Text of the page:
Continued pressure from glycopeptide use has led to non-susceptible strains of Staphylococcus aureus including heterogeneously vancomycin-intermediate S. aureus (hVISA). Infections with hVISA are associated with poor patient outcomes, thus incentivizing novel treatments. Evidence suggests that vancomycin and anti-staphylococcal penicillin susceptibility are inversely related which indicates that the use of this combination may be particularly useful against methicillin-resistant S. aureus with reduced susceptibility to vancomycin, such as hVISA. The aim of this study was to evaluate the potential for synergy between vancomycin and nafcillin against hVISA.
Twenty-five hVISA strains were evaluated for vancomycin and nafcillin minimum inhibitory concentration (MIC) by broth microdilution in duplicate. Potential for synergy was assessed by time-kill at 1/2x MIC in triplicate. Five strains were chosen, representing the range nafcillin MIC’s available in the cohort –4, 16, 64, 128, and 256 µg/mL, and were run in an in vitro pharmacokinetic/pharmacodynamic (PK/PD) model in duplicate over 72 hours to evaluate the potential of the combination with simulated human pharmacokinetics. In addition, 4 fully glycopeptide susceptible strains of S. aureus including 2 methicillin-susceptible (MSSA) and 2 methicillin-resistant (MRSA) were run in the PK/PD model for comparison.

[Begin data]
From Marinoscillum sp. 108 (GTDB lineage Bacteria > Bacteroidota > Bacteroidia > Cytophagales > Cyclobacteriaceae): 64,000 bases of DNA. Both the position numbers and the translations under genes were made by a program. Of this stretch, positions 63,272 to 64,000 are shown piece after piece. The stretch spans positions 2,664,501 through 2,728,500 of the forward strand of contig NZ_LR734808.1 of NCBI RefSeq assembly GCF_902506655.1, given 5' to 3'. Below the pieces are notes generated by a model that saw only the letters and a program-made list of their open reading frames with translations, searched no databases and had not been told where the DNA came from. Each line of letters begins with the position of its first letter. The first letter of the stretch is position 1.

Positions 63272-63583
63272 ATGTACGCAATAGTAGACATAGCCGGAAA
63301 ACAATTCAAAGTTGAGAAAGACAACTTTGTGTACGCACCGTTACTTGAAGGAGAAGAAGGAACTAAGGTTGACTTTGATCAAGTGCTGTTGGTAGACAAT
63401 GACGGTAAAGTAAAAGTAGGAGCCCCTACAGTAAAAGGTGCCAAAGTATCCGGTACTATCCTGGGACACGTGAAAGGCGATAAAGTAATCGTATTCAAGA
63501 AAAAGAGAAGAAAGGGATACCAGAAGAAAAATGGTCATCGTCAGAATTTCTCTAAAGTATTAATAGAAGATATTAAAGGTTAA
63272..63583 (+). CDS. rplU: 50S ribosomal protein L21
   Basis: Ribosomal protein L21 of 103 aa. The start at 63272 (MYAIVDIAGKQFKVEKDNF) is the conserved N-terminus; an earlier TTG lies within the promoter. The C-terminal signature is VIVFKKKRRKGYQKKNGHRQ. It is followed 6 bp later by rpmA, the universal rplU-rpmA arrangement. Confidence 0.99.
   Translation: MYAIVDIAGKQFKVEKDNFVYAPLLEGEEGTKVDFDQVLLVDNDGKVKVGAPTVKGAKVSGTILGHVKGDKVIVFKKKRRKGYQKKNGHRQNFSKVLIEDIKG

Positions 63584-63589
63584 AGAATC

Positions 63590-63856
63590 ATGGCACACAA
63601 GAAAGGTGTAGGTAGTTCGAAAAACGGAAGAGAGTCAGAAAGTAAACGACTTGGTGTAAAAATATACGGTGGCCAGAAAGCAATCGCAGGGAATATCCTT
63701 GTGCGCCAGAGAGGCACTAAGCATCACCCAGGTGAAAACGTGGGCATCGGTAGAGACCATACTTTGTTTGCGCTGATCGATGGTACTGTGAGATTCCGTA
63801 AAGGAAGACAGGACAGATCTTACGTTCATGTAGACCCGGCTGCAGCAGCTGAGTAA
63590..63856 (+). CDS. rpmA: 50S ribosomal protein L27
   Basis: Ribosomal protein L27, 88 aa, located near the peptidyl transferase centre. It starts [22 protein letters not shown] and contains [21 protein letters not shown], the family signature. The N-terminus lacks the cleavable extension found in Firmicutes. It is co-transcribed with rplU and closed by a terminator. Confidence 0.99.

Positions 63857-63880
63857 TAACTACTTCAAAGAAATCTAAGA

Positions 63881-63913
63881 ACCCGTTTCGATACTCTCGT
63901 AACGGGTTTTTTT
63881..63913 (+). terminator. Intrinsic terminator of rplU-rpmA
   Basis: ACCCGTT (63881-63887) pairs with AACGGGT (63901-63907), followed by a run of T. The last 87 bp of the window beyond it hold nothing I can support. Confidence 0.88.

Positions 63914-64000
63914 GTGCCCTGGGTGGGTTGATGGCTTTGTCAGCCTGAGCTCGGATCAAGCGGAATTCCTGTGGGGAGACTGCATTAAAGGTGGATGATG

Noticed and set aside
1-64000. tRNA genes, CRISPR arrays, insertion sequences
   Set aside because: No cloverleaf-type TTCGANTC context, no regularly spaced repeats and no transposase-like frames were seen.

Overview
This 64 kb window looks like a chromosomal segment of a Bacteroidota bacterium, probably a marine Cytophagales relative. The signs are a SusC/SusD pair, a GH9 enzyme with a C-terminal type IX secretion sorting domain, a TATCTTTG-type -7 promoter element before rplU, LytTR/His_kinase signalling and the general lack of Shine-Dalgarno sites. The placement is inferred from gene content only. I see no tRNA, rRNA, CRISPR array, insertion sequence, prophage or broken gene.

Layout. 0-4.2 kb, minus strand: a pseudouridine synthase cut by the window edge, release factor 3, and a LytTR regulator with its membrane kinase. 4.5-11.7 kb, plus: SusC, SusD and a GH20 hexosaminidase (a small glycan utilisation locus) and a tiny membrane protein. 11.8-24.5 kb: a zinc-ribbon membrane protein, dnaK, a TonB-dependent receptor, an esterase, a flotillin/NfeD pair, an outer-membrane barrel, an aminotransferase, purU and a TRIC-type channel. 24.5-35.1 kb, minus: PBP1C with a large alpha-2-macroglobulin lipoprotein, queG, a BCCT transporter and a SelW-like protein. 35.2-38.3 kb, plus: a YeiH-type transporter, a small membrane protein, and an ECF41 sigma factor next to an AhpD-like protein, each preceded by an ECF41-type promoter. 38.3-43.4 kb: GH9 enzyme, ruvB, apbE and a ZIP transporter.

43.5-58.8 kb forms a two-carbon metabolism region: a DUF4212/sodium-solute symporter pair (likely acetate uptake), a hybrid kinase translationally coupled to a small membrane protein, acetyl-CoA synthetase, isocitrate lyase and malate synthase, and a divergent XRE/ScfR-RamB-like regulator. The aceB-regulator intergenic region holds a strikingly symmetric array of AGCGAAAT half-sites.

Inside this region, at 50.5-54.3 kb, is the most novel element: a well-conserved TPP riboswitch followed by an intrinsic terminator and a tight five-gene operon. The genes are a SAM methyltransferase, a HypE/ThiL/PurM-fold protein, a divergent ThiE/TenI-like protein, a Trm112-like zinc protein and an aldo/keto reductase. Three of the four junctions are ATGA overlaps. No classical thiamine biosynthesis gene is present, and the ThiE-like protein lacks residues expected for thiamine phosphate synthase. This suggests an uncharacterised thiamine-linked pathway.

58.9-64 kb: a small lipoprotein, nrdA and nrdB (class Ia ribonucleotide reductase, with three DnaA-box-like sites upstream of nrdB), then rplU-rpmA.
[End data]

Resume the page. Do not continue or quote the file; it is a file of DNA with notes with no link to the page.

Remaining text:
In the time-kill, 92% of strains (23 of 25) displayed synergy with the combination of vancomycin and nafcillin. In the PK/PD model, all five strains of hVISA showed an improvement in overall activity (P≤0.004) and organism burden at 72 hours (P≤0.001) with the combination compared to either drug alone. The combination was also successful against both MRSA and MSSA in overall activity (P≤0.009) and organism burden at 72 hours (P≤0.016), though the magnitude of the effect was diminished against MSSA.
The combination of vancomycin and nafcillin significantly improved antibacterial activity against hVISA, MRSA, and MSSA compared to either drug alone.